PITX2 interacts with EFEMP2 through the PITX2 NH2-terminal region adjacent to HD

Co-immunoprecipitation assays were performed to identify the specific region of PITX2 that interacts with EFEMP2. Full-length and deletion constructs of PITX2 (pCI-HA) [19] were transfected into COS-7 cells along with either empty pcDNA3.1 vector or pcDNA3.1-V5-EFEMP2ΔN36 (Figure 5). All PITX2 deletion constructs used in this study (Δ39–98, Δ99–232 and Δ233–271) were found to interact with EFEMP2 (Figure 5). The only region in common between these PITX2 deletion constructs is the NH2-terminal region adjacent to the HD, indicating that this PITX2 region interacts with EFEMP2. Consistent with this inference, the NH2-terminal 23 amino acid residues before the HD is commonly shared between the PITX2A and PITX2C isoforms, which both interact with EFEMP2 in the Y2H assays. We have therefore deduced that this small region is the EFEMP2-interacting domain of PITX2 (Figure 5).


PITX2 was identified as the first candidate gene to cause ARS [5]. However, knowledge of exactly how PITX2 mutations cause ARS is still lacking. Identification and characterization of new PITX2-interacting proteins (PIPs) is therefore necessary to better understand the PITX2 regulatory network in the eye. In this report we identified EFEMP2 (fibulin-4) as a novel PIP using Y2H screening of a human trabecular meshwork cDNA library independently with PITX2A and PITX2C isoforms. EFEMP2 belongs to the FIBULIN family of genes that consists of five known extracellular matrix proteins. These proteins can be further subdivided into two groups. The first group consists of fibulin-1 and fibulin-2. These two proteins have an anaphylatoxin domain on their NH2-termini. Fibulin-1 and fibulin-2 are also slightly larger than the proteins in the second group (~90–100 kDa and 200 kDa, respectively) [24]. The second group is composed of fibulin-3, −4, and −5, which are 50–60 kDa in size [25]. Fibulins belong to the epidermal growth factor (EGF) superfamily, which include members like hemicentin (also called fibulin-6) and fibrillin proteins. The fibulins have EGF domains that span 35–45 amino acids. EFEMP2 has six EGF domains and a fibulin-like domain. Among the EGF domains, EGF-1 is atypical while the others have potential calcium-binding domains. PITX2 and EFEMP2 have a large overlap in tissue expression. EFEMP2 mRNA is expressed in human tissues that include the heart, eye, brain, pituitary gland, lung, and kidney [25-27]. Both PITX2 and EFEMP2 were detected by RT–PCR in trabecular meshwork and cornea cell lines (Figure 3), and their expressed sequence tags (ESTs) have been identified in different ocular tissues including the TM, iris, optic nerve, anterior segment, and fetal eyes (UniGene EST data). Efemp2 is expressed as early as day 7 in developing mouse embryos and Pitx2 is expressed as early as day 10.5 [25,26,28]. Thus, PITX2 and EFEMP2 exhibit an overlapping expression profile, both in fetal and adult mammals.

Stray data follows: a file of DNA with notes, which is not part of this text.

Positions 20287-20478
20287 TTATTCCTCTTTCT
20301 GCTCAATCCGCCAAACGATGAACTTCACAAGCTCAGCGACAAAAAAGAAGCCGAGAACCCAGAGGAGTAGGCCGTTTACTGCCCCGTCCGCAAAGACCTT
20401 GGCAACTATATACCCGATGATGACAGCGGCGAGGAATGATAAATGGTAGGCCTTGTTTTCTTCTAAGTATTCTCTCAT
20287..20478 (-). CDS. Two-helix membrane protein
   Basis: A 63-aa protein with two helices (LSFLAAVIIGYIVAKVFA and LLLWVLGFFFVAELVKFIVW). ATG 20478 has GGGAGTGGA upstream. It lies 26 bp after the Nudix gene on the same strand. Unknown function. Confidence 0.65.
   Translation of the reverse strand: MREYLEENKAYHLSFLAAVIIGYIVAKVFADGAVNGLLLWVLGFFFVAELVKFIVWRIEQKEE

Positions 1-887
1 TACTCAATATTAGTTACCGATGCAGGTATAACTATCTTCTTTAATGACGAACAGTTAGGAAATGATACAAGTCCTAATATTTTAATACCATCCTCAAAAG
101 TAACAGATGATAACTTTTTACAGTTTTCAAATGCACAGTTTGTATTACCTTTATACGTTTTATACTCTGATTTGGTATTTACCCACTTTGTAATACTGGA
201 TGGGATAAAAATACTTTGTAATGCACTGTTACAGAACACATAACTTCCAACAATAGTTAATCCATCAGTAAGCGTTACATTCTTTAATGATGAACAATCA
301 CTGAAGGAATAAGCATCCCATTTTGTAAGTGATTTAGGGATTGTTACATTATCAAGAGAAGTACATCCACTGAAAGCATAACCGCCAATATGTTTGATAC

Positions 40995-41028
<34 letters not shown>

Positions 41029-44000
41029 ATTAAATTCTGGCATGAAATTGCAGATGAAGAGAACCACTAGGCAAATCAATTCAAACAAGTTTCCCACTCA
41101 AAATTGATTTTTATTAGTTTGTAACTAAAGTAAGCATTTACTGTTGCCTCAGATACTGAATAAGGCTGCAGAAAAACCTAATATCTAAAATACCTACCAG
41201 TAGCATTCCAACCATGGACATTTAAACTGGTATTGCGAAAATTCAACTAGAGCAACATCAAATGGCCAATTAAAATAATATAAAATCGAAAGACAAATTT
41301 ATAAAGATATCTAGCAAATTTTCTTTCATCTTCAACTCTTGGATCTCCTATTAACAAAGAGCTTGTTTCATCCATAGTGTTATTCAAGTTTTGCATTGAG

The interaction between PITX2 and EFEMP2 proteins was verified at a molecular level in reciprocal co-immunoprecipation reactions (Figure 4). Further, combining our Y2H analysis and domain mapping analyses, we discovered that the NH2-terminal 23 amino acid residues adjacent to the HD of PITX2 is the interaction domain for EFEMP2 (Figure 5). While other regions in PITX2 including the HD and OAR domain have been shown to interact with several other proteins such as FOXC1 and PAWR [19,20], this is the first demonstration that the PITX2 N-terminal domain is involved in protein–protein interaction.

While mutation of EFEMP2 does not appear to be a direct cause of general Anterior Segment Dysgenesis (ASD; unpublished data), it remains an interesting candidate gene for glaucoma and other anterior segment diseases. Mutations in EFEMP2 have been associated with cutis laxa, an autosomal recessive disorder of connective tissue characterized by inelastic tissue in all affected areas of the body [29]. Recently, the related fibulin-5 has been shown to inhibit cell proliferation and migration of choroidal endothelial cells and downregulates mRNA expression of vascular endothelial growth factor (VEGF), C-X-C chemokine receptor type 4 (CXCR4), and transforming growth factor β1 (TGFB1), thus implicating fibulin-5 in choroidal neovascularization and neovascular age-related macular degeneration (AMD) [30]. These findings lead us to speculate that EFEMP2 may also play a pleiotropic role in ocular disorders by affecting signaling in the ECM. EFEMP2 is located at chromosome 11q13, in close proximity to the nanophthalmos (NNO) 1 locus. NNO is inherited in autosomal dominant and recessive manners [31-33] accompanied with anterior chamber defects and an increased rate of glaucoma [34]. Since the gene for NNO1 has not been identified, it may be useful to screen EFEMP2 in a panel of NNO patients. Therefore, a properly designed screening effort would be important and worthwhile in terms of investigating the involvement of EFEMP2 in ocular diseases including ARS and NNO.

In this study we interrogated our unique and useful resource of a human trabecular meshwork cDNA library with bait constructs of different protein isoforms of PITX2 to discover a novel PITX2-interacting protein, EFEMP2, which indicates the precision and quality of this cDNA library. This resource could be very useful and important to identify novel protein–protein interactions in glaucoma and other developmental eye anomalies considering the functional importance of trabecular meshwork in the eye anterior segment.


The authors would like to thank May Yu for mammalian cell culture assistance and current members of Walter laboratory for their critical comments while preparing this manuscript. The operating grant CIHRMOP77782 awarded to M.A.W. from the Canadian Institute of Health Research supported this work.